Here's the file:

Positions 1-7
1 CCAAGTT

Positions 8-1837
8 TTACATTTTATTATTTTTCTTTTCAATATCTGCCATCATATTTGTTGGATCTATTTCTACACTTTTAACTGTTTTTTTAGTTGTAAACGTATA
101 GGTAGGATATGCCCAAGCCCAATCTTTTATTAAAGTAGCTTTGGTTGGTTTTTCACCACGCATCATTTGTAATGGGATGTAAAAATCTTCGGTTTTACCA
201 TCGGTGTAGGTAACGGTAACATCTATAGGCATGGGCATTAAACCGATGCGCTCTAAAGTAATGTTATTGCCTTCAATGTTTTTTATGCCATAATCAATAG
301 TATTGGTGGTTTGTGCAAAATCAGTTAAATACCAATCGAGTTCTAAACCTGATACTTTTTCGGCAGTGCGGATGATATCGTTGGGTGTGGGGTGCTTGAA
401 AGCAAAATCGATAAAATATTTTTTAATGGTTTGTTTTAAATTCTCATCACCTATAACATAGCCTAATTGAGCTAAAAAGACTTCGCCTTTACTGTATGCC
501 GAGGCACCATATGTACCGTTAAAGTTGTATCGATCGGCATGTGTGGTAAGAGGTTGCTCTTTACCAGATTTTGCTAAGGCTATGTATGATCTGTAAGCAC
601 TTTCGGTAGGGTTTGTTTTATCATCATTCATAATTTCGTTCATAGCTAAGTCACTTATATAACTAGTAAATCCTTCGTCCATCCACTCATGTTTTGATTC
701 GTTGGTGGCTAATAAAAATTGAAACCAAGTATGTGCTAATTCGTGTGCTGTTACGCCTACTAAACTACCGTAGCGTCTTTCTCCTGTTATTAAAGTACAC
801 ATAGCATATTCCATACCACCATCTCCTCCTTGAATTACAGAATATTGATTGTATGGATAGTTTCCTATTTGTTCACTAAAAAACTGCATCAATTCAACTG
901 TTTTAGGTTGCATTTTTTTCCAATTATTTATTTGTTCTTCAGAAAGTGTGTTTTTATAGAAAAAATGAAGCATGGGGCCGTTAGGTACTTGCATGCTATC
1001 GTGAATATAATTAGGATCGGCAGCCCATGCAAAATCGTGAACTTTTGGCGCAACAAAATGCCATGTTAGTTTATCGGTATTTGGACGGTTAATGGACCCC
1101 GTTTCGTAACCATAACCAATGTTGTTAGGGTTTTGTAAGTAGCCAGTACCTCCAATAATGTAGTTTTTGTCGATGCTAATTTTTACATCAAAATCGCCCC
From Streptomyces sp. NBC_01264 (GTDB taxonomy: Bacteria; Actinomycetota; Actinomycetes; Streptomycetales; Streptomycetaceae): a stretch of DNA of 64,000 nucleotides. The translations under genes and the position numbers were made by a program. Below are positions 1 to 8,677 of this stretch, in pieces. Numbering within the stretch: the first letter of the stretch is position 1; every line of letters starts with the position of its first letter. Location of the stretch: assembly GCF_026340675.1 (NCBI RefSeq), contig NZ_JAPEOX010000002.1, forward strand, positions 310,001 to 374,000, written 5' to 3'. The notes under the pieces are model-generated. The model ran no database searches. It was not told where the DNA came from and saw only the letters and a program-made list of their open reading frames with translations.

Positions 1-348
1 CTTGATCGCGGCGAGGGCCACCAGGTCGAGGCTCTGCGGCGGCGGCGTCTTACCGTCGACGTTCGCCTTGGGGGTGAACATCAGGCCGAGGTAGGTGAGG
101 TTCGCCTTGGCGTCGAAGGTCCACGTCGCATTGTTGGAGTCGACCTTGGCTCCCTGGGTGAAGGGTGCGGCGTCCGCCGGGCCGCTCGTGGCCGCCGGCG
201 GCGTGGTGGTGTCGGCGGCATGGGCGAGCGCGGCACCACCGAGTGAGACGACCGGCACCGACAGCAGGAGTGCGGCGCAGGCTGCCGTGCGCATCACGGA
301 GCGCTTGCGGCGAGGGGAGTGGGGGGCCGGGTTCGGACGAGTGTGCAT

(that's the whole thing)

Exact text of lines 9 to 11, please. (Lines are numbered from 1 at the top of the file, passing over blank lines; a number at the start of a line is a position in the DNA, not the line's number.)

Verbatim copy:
501 GAGGCACCATATGTACCGTTAAAGTTGTATCGATCGGCATGTGTGGTAAGAGGTTGCTCTTTACCAGATTTTGCTAAGGCTATGTATGATCTGTAAGCAC
601 TTTCGGTAGGGTTTGTTTTATCATCATTCATAATTTCGTTCATAGCTAAGTCACTTATATAACTAGTAAATCCTTCGTCCATCCACTCATGTTTTGATTC
701 GTTGGTGGCTAATAAAAATTGAAACCAAGTATGTGCTAATTCGTGTGCTGTTACGCCTACTAAACTACCGTAGCGTCTTTCTCCTGTTATTAAAGTACAC